AI is gaining momentum in the government market as IT shops look to it as a critical tool in facing cybersecurity threats.
For a long time, the term “artificial intelligence” was a sci-fi concept perceived as nothing more than Isaac Asimov stories and farfetched robotic advances.
But with stronger processing speeds and more in-depth analytics, AI has been making headway in the IT sector for system operations, cloud computing and cybersecurity. Spending on AI and machine learning, which helps make AI possible, will grow from $12 billion in 2017 to $57.6 billion by 2021, according to IDC. And it’s starting to get the attention of federal and state and local government IT personnel who see it as a way to increase and optimize automation for enhanced judgment and cost reduction.
The largest opportunity for AI is cybersecurity. Government agencies spend significant resources and people hours adapting to cyber threats while hacker technology becomes even more persistent and evolving. This is the wild west with cybersecurity and the trick is to stay one step ahead of malware, spyware and viruses that aim to corrupt and compromise sensitive processes and data. One area of concern is the Internet of Things, where AI integration can improve security measures to prevent infiltration at the many nodes that comprise the large node and sensor-heavy edge. The benefit would be that people wouldn’t have to reprogram its many layers.
Federal IT managers see cybersecurity as the largest growth area for AI across the government. But not quite yet. In the first quarter of fiscal 2018, only 21 percent of leaders surveyed by Meritalk are confident the technology is mature enough to be considered safe. Only 46 percent want the technology adopted in current form.
This isn’t surprising as the technology is still rather new in its application to government machines. And like most new IT, it’s met with a healthy dose of skepticism at first. But the number of influencers is likely to rise as success stories emerge. On the other hand, 79 percent of those polled by Meritalk agree that AI and machine learning have a place within government if done correctly.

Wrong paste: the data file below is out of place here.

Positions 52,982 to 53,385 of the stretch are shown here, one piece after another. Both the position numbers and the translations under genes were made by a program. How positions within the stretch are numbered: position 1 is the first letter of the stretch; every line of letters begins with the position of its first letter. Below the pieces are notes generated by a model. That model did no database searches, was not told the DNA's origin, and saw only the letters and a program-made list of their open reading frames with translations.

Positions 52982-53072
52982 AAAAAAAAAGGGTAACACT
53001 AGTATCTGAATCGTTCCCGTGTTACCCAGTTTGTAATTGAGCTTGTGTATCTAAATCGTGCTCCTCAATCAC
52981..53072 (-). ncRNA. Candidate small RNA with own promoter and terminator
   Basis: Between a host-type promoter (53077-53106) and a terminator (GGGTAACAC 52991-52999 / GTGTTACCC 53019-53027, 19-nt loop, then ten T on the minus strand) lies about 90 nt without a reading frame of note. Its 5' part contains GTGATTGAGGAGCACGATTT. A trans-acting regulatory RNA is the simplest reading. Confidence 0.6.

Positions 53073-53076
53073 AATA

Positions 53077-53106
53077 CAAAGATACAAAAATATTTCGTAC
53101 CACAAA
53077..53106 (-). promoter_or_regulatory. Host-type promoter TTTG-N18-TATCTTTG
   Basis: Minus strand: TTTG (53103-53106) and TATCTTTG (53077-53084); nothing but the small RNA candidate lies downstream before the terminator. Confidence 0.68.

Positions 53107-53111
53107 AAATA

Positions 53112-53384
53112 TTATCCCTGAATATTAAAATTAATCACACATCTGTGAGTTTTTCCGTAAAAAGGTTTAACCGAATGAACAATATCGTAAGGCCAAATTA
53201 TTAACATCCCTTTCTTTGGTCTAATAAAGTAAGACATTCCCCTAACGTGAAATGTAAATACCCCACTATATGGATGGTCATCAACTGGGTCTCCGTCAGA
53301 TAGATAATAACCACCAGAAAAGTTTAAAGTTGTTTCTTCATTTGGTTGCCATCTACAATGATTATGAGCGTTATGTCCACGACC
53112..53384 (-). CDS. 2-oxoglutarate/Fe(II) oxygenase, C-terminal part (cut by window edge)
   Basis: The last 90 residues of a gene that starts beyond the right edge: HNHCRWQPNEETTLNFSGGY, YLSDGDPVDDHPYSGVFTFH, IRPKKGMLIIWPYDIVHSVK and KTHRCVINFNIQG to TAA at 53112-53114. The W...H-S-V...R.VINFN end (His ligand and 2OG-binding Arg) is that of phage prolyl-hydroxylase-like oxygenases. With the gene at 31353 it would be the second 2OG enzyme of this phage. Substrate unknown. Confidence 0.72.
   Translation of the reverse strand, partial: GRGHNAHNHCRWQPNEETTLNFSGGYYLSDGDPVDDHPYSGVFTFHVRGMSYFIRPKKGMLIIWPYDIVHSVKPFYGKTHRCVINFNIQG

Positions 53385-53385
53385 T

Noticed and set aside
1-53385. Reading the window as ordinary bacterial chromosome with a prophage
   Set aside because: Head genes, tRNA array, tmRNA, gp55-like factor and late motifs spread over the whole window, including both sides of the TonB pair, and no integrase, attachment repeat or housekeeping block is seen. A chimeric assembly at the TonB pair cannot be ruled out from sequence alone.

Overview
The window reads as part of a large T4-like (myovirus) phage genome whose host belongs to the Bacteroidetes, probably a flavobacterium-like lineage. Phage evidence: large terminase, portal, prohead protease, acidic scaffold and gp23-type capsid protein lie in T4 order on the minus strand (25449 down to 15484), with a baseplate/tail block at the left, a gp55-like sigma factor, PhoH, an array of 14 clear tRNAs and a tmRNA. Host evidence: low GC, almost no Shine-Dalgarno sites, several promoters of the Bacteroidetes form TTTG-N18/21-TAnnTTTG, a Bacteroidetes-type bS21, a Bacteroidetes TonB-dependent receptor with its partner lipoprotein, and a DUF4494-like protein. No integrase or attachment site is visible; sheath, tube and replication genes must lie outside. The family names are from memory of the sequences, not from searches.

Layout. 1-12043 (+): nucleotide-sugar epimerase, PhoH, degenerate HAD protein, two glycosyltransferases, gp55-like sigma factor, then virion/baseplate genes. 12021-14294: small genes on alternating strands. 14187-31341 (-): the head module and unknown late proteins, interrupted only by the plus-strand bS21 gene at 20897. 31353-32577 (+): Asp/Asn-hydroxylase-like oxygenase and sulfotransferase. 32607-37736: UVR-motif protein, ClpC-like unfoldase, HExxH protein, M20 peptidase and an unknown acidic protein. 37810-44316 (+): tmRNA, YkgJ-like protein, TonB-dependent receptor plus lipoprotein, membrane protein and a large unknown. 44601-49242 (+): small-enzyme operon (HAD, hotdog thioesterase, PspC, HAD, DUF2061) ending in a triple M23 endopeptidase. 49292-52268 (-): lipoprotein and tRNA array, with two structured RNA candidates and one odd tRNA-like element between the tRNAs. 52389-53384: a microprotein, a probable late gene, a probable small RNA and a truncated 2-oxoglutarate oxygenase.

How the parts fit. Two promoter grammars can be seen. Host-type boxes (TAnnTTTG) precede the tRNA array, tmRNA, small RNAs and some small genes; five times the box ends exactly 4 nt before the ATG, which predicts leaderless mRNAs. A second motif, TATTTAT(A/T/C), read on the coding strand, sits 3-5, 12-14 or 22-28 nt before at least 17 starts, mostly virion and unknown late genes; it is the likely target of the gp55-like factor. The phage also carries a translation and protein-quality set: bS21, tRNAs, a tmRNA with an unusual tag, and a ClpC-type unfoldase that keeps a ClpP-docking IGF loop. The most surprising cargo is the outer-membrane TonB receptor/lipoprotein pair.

The Department of Defense and intelligence agencies are significantly further along in adopting the technology than their civilian counterparts—over 12 percent more stakeholders are discussing it in their CIO offices. Chris Lynch, director of the Defense Digital Service, a technology shop within the White House, recently said he would like to see machine learning incorporated into the massive Joint Enterprise Defense Infrastructure (JEDI) cloud, which would make it revolutionary and set it apart as a key differentiator.
There’s also activity on the civilian side. Groups like the Department of Homeland Security’s Science and Technology Directorate and the National Biosurveillance Integration Center have begun early pilots of machine learning to spot disease outbreaks. However, it’s a bit more like advanced predictive analytics and automation than true machine learning, which raises the issue of when does a system become AI and what are the levels of maturity. Some of this has been answered for robotics but government entities will define them differently until policy is written and public nomenclature is formed.
State and local governments are also taking a close look at AI and machine learning. Stu Davis, Ohio’s chief information officer, said in October that the state will be looking at data analytics and machine learning language to be incorporated into requests for proposals. The state has machine learning pilot programs underway for primitive helpdesk functions but Davis said he’d like the IT industry to provide more guidance in how the state should be utilizing machine learning. His agencies are struggling to find areas where machine learning would help.
Simply put, AI is not just a buzzword, it’s an up and coming technology that’s finding its way into government. While we don’t yet know how much the government AI market is worth, the private sector has a tremendous opportunity that’s in its infancy. Now is the time for companies to start targeting DOD and intel agencies with AI and machine learning solutions that address cybersecurity challenges. Those early success stories can then help bring the technology into civilian agencies.